- March 27, 2022 at 4:11 pm #652040
Sir John is increase in working capital an increase in liquidity? although I know if current assets contain cash only then it would be true but I am not sure if it hold true for inventory and receivables. if having too much inventory reducing the liquidity? Does liquidity mean cash only? the other question is how does holding little working capital improve profitabilty?March 27, 2022 at 5:53 pm #652057
Liquidity refers to cash and assets that can be quickly converted into cash. The current ratio is a measure of liquidity although more important is the acid test / quick ratio because it excludes inventory (inventory takes longer to be able to convert into cash).
Reducing working capital can improve profitability because reducing inventory reduces the cost of the capital tied up in inventory and reducing receivables reduces the risk of irrecoverable debts, and reduces the interest cost of allowing credit to customers.
All of this is explained in my free lectures on working capital. The lectures are a complete free course for Paper FM and cover everything needed to be able to pass the exam well.March 28, 2022 at 3:53 am #652082
sir is if my working capital increase with buying more inventory by cash does it mean my liquidity decreases although there was an increase in working capital?
Sir increase in receivables by more sales and carrying more inventory to meet the demand. doesn’t it improve my profitability at the expense of liquidity?March 28, 2022 at 8:47 am #652091
If more inventory is bought for cash then it does decrease the liquidity.
Certainly selling more is likely to increase profitability. But what is concerned here is carrying more inventory than needed or having more receivables than needed (because of increasing the credit period for customers). In that case it will reduce the profitability for the reasons I stated before.March 28, 2022 at 3:34 pm #652124
SO sir John can I sum it up as lower working capital = higher profitability/ lower liquidity
Where as higher working capital = lower profitability/ higher liquidity .?March 28, 2022 at 3:42 pm #652125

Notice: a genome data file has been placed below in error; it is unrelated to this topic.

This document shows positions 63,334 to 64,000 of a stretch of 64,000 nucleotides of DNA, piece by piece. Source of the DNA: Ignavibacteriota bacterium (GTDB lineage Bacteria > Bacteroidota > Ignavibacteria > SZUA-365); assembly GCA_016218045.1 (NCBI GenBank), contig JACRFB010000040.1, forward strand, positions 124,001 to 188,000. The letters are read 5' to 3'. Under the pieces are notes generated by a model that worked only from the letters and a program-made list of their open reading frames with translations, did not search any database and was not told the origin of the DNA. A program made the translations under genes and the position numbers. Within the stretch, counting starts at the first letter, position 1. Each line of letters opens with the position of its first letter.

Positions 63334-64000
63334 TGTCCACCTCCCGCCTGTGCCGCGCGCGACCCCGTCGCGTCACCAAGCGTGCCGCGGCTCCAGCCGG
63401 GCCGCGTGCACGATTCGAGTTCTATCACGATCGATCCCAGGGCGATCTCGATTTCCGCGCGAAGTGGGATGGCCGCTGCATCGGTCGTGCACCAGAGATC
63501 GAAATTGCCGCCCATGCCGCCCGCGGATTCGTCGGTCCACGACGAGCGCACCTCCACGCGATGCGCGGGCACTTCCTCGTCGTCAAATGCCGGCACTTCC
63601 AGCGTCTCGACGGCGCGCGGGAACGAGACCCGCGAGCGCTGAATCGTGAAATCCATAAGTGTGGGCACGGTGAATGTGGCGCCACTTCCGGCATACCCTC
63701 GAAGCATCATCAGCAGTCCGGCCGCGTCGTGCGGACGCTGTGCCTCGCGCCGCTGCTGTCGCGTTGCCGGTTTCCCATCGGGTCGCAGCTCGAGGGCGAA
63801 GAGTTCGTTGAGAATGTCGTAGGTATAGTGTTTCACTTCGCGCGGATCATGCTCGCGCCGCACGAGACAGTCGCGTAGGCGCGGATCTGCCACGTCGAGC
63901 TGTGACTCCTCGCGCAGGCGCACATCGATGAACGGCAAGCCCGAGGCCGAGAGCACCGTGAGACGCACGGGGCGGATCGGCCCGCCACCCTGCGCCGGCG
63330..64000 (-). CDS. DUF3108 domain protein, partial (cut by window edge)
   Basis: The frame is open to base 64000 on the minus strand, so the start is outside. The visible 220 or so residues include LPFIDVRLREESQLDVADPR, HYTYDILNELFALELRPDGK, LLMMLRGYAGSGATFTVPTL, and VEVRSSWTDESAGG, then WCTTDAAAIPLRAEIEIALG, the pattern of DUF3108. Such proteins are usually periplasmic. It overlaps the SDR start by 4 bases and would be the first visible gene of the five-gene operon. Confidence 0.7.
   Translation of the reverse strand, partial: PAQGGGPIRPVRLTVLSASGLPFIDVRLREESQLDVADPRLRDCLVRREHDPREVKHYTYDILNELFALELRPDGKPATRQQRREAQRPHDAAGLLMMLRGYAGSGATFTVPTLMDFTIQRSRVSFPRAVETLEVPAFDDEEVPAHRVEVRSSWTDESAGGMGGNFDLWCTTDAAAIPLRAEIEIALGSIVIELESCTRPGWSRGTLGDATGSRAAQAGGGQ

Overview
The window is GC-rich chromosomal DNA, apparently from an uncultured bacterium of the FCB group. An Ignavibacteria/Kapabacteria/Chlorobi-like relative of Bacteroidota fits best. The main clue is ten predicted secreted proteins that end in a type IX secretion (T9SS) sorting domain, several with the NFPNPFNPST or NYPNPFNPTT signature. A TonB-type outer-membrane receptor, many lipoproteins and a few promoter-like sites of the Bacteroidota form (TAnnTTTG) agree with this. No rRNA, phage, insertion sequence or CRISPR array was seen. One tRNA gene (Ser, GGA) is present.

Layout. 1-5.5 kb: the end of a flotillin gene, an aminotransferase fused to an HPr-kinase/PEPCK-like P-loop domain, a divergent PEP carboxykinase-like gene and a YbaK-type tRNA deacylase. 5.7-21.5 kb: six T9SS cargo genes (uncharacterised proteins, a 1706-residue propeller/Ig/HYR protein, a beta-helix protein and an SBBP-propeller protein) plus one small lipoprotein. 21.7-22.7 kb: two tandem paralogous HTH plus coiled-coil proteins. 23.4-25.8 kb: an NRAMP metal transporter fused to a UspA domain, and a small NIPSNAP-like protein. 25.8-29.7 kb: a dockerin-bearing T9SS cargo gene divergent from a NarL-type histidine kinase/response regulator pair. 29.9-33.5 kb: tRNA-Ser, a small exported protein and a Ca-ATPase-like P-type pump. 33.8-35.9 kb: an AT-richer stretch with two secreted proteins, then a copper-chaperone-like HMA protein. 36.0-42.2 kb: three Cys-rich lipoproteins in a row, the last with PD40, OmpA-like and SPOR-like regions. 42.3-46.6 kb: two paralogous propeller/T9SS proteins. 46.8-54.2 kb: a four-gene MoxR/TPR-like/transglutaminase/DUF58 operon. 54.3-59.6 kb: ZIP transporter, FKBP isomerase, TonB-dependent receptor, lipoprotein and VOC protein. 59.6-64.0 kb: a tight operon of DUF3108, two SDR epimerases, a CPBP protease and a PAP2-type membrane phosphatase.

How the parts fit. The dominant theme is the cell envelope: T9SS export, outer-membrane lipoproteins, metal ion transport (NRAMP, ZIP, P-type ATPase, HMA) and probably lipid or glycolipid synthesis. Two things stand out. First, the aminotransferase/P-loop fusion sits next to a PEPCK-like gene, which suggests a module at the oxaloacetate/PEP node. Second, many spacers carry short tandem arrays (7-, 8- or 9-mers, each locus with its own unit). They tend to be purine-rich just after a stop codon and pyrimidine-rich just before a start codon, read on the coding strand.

Sorry sir for taking up your time. I have watched your video 3 times already. but what confuses me is. if I look at the kaplan book it looks for me as if it is contradicting. my thought is there needs to be balance between liquidity and profitability but if one is higher then the other aspect has to. suffer. so if you are holding more inventory and giving more credit terms to your customers then you are taking an approach to be more profitable( This is higher working capital = more profitability) but having more inventory and receivables affect the cashflow so you have an liquidity problem…… but this concept doesn’t go with the cost of capital tied up.( higher working capital = more cost so less profit) is there something I am not understanding? can you please correct me. ps: I trust your lecture more than kaplan book I was able to score 90% just watching your video so was very glad to see you in Fm videos.March 28, 2022 at 5:12 pm #652150
I think that maybe you are confusing two things.
Certainly if a company sells more then we would expect higher profitability and at the same time they will need to have more receivables etc. and so will have more liquidity.
However, separately, if a company (for example) currently allow customers 1 month to pay, but decides to allow them 2 months to pay instead, then this will mean that that receivables increase (even if their sales stay the same). This will mean that the interest cost of the extra receivables will be higher and the risk of irrecoverable debts will be higher, and thereof they will have more expense (and less profit) than if they had not allowed 2 months credit instead of 1 months credit.March 29, 2022 at 10:34 am #652218
Sir how will a companies receivables increase if the sales were the same. for example I did one sell the entire year of a $100 (on credit) even if the period is 1 month or 2 months the amount to be received(receivables) will be $100.March 29, 2022 at 4:05 pm #652236
If the sales are $100 a month and they give one months credit, then the receivables will be $100 throughout the year.
If the sales are $100 a month and they give two months credit, then the receivables through the year will be $200 (because they are always being owed for 2 months sales).
Do watch my lectures on the management of receivables.
- You must be logged in to reply to this topic.